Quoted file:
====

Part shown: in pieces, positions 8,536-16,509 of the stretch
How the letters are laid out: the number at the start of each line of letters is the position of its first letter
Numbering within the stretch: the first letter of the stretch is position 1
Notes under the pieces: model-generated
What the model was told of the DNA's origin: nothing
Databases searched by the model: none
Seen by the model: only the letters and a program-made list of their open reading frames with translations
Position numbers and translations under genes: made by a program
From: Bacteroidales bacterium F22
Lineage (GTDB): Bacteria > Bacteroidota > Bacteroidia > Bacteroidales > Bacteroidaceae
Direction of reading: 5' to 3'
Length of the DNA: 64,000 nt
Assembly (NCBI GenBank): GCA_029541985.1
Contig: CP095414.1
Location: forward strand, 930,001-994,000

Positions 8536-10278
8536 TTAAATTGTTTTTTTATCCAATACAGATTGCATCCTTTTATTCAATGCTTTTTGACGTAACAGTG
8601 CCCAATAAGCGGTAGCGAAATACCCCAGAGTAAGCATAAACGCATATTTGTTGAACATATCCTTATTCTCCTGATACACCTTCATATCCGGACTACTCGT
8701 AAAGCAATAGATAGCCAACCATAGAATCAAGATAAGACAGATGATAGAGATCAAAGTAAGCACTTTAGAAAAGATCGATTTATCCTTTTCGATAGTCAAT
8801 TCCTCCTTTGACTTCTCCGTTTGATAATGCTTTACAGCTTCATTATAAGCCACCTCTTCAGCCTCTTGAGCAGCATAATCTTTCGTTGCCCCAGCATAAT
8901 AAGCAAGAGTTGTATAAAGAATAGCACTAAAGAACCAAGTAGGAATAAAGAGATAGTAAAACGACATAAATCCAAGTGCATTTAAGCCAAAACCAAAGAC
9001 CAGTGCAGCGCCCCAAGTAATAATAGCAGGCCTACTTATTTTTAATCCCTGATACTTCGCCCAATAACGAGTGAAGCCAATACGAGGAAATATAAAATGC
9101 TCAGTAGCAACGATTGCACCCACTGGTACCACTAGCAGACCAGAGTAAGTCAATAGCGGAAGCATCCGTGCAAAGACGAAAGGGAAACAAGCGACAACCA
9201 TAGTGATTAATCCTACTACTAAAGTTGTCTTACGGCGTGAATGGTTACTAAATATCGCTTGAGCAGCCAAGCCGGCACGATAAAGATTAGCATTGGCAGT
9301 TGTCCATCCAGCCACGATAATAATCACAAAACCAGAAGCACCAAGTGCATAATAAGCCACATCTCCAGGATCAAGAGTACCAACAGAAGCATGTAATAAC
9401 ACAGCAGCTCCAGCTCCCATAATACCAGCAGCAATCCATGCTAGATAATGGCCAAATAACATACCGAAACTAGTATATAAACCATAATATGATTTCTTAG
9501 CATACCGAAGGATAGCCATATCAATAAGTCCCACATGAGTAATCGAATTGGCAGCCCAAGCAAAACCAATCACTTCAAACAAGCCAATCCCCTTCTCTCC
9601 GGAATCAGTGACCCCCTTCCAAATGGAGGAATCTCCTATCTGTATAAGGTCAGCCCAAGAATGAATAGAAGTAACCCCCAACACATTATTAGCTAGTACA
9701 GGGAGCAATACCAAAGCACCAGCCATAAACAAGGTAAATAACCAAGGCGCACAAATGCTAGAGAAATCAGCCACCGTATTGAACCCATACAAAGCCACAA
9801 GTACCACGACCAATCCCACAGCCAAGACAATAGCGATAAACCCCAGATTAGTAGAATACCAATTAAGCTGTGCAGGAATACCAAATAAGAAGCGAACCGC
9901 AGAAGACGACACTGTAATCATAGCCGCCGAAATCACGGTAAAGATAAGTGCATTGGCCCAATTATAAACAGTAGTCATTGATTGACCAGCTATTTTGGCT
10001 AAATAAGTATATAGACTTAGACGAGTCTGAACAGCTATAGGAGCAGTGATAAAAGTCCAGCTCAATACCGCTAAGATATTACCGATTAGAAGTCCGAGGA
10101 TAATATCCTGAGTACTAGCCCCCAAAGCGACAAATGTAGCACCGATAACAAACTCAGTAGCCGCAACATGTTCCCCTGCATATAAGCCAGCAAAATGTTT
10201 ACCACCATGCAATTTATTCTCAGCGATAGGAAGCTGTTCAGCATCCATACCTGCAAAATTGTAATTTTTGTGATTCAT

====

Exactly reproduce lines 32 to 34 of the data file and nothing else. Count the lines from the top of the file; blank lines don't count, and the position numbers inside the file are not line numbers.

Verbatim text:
10001 AAATAAGTATATAGACTTAGACGAGTCTGAACAGCTATAGGAGCAGTGATAAAAGTCCAGCTCAATACCGCTAAGATATTACCGATTAGAAGTCCGAGGA
10101 TAATATCCTGAGTACTAGCCCCCAAAGCGACAAATGTAGCACCGATAACAAACTCAGTAGCCGCAACATGTTCCCCTGCATATAAGCCAGCAAAATGTTT
10201 ACCACCATGCAATTTATTCTCAGCGATAGGAAGCTGTTCAGCATCCATACCTGCAAAATTGTAATTTTTGTGATTCAT